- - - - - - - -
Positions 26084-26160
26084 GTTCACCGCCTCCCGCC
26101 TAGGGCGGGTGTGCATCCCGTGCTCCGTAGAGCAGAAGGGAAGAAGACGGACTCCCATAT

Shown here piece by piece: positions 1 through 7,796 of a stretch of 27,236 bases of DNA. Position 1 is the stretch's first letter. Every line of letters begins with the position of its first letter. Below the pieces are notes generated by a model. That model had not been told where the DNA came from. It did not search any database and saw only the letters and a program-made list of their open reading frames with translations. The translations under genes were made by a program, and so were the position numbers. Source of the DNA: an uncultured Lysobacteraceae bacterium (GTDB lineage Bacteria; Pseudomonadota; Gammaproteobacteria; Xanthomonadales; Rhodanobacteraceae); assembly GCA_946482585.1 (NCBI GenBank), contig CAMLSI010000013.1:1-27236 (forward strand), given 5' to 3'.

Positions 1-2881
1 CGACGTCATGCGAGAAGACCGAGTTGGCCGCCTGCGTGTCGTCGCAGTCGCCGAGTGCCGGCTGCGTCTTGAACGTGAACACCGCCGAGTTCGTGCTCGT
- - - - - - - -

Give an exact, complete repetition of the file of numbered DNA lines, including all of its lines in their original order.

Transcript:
Positions 26084-26160
26084 GTTCACCGCCTCCCGCC
26101 TAGGGCGGGTGTGCATCCCGTGCTCCGTAGAGCAGAAGGGAAGAAGACGGACTCCCATAT

Shown here piece by piece: positions 1 through 7,796 of a stretch of 27,236 bases of DNA. Position 1 is the stretch's first letter. Every line of letters begins with the position of its first letter. Below the pieces are notes generated by a model. That model had not been told where the DNA came from. It did not search any database and saw only the letters and a program-made list of their open reading frames with translations. The translations under genes were made by a program, and so were the position numbers. Source of the DNA: an uncultured Lysobacteraceae bacterium (GTDB lineage Bacteria; Pseudomonadota; Gammaproteobacteria; Xanthomonadales; Rhodanobacteraceae); assembly GCA_946482585.1 (NCBI GenBank), contig CAMLSI010000013.1:1-27236 (forward strand), given 5' to 3'.

Positions 1-2881
1 CGACGTCATGCGAGAAGACCGAGTTGGCCGCCTGCGTGTCGTCGCAGTCGCCGAGTGCCGGCTGCGTCTTGAACGTGAACACCGCCGAGTTCGTGCTCGT